Steffi Graf had a terrific career, and since she won an Olympic gold medal as well as the Grand Slam in 1988, that year may well be the most distinguished any tennis player has ever enjoyed. So it has become fashionable to rate Graf the best women's player ever, and that is ridiculous. Most Grafites are in thrall to her 22 Grand Slam singles titles, a figure that exceeds what Helen Wills Moody, Martina Navratilova or Chris Evert rang up. (Although that total ranks behind Margaret Court's 24, almost half Court's wins came in the Australian Championships, at a time when few of the best players went Down Under.)
Whereas Court, Navratilova and Evert had stiff competition—Martina and Chrissie went virtually head-to-head—Graf caught an easy wave. For much of her career the best she had to contend with was Arantxa S�nchez-Vicario, a game little terrier, and Gabriela Sabatini, a frail competitor. Of even more significance, there's this little gap in Graf's r�sum� the size of the hole in the ozone layer: It's called Monica Seles. Graf had won eight of the previous nine Grand Slam titles when Seles surfaced as a champion in 1990. For the next three years, until she was stabbed by a deranged Graf fan, Seles won eight Grand Slam titles while Graf won two. As soon as Seles was eliminated as competition, Graf started winning the big titles again. Was Graf the best female player of all time? She wasn't even the best in the heart of her career.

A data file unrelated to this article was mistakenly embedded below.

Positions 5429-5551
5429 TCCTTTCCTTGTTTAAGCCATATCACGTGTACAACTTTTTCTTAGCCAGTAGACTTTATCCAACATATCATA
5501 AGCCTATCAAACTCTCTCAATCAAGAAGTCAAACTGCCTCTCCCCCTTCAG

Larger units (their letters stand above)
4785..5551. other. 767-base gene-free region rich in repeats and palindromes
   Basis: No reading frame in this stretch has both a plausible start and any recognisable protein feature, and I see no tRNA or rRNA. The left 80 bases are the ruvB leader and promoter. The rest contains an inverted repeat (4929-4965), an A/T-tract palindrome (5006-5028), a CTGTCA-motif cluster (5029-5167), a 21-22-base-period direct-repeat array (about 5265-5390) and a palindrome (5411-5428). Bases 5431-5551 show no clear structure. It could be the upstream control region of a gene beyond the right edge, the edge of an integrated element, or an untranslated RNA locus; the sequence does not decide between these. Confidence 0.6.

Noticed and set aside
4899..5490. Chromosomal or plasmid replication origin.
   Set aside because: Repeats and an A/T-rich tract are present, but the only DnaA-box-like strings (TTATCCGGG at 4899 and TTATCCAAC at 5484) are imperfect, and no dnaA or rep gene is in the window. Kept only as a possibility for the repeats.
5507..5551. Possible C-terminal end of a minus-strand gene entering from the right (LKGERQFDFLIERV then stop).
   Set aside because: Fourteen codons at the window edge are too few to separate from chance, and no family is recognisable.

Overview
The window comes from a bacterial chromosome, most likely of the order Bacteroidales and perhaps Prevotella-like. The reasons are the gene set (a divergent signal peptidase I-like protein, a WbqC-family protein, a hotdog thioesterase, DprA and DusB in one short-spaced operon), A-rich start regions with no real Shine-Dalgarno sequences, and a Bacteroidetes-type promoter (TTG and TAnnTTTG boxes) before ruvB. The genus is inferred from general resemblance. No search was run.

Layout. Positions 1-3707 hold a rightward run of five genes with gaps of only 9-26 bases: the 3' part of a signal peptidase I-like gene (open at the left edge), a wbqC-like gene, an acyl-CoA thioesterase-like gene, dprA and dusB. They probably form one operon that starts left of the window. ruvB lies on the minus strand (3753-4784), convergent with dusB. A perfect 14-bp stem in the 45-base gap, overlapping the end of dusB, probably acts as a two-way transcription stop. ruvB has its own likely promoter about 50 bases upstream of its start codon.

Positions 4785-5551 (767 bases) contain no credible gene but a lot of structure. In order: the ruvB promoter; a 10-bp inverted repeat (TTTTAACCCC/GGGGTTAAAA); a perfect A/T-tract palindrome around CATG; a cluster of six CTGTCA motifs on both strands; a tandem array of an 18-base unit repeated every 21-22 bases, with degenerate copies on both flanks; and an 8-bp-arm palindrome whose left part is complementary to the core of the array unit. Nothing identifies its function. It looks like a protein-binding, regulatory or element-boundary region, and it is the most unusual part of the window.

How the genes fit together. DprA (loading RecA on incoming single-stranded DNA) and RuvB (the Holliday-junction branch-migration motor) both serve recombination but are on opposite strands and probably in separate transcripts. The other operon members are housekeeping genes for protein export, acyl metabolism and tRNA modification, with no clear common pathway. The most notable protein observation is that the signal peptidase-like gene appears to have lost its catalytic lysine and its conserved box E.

Disclosure first: I wrote a book with Jack Kramer (left). However, that may be the point—you practically have to write a book with Jack to know how good he was. Look him up in the tennis records, and you'll see he won only the 1946 and '47 U.S. titles and the '47 Wimbledon. Slim pickings. Just as he was coming into his own, World War II took him to the Pacific. After the war, once he'd snapped up Wimbledon and Forest Hills (going 48-1 for '47), he turned pro and lost any chance to play the sacred tournaments. On a succession of pro tours he whipped Bobby Riggs, Pancho Gonzales, Pancho Segura and Frank Sedgman. Players today travel with their coaches, trainers and managers. Kramer was all that by himself before arthritis finally ended his playing days. Big Bill Tilden is the best player of the first half of the 20th century, Rod Laver of the second half. Kramer has fallen through the cracks. There's no telling how good he could have been if time had not been out of joint for him. Without a war and with open tennis, Kramer might have won as many as 20 Grand Slam singles titles.